Scientists Say Antarctic Glaciers in 'Irreversible' Thaw

Posted by Eric Haun
Monday, May 12, 2014
Image credit: British Antarctic Survey

Vast glaciers in West Antarctica seem to be locked in an irreversible thaw linked to global warming that may push up sea levels for centuries, scientists said on Monday.

Six glaciers, eaten away from below by a warming of sea waters around the frozen continent, were flowing fast into the Amundsen Sea, according to the report based partly on satellite radar measurements from 1992 to 2011.

Evidence shows "a large sector of the West Antarctic ice sheet has gone into a state of irreversible retreat", said lead author Eric Rignot of the University of California, Irvine, and NASA's Jet Propulsion Laboratory in Pasadena, California.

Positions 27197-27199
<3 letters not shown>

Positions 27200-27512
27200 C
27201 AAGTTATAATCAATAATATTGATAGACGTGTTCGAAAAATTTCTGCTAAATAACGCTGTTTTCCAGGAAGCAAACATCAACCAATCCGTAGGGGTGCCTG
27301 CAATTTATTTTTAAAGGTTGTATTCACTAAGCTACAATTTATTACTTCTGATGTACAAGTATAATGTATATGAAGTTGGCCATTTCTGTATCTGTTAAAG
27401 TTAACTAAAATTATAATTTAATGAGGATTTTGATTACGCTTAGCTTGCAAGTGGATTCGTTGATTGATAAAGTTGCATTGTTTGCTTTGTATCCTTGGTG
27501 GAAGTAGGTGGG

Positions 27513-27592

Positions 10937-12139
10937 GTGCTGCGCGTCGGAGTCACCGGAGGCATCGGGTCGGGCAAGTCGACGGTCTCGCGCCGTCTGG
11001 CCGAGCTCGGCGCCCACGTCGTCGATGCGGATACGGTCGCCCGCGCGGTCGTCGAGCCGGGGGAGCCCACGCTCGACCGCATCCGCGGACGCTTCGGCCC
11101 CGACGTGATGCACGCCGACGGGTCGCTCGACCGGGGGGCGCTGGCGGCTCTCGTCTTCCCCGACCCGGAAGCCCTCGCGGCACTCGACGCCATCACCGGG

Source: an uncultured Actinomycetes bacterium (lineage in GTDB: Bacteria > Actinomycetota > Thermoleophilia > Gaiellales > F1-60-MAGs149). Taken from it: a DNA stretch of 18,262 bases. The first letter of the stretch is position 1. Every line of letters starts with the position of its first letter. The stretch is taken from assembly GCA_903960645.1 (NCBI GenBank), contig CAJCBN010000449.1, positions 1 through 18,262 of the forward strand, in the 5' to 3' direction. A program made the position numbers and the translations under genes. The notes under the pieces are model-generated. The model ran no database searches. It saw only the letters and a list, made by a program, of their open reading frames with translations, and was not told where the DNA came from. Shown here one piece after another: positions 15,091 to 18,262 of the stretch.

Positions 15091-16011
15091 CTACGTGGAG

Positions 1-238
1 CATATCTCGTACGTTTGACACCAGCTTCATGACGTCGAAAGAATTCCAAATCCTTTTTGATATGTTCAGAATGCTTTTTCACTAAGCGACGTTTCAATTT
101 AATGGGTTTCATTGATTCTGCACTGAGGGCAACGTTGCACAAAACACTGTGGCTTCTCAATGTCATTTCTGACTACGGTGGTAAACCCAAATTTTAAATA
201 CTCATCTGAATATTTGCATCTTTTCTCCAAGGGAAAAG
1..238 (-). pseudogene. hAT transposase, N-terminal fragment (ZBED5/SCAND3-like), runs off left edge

The coastal ends of the glaciers rest on bedrock below sea level, holding back a vast weight of ice and making them vulnerable to melt, he said. He likened the process to uncorking a full bottle of wine while it was lying on its side.

This part of Antarctica would be a major contributor to sea level rise in coming decades and centuries since the glaciers hold enough ice to raise sea levels by 1.2 metres (4 feet).

"It's passed the point of no return," he told a telephone news conference.

Ice-penetrating radars showed no mountain ranges entombed under the ice, for instance, that could halt the flow. The fastest retreat was 34-37 km (21-23 miles) over the period in the Smith/Kohler glacier.

Even so, cuts in greenhouse gas emissions, part of efforts to rein in global warming, could at least slow the slide of the Pine Island, Thwaites, Haynes, Pope, Smith and Kohler glaciers.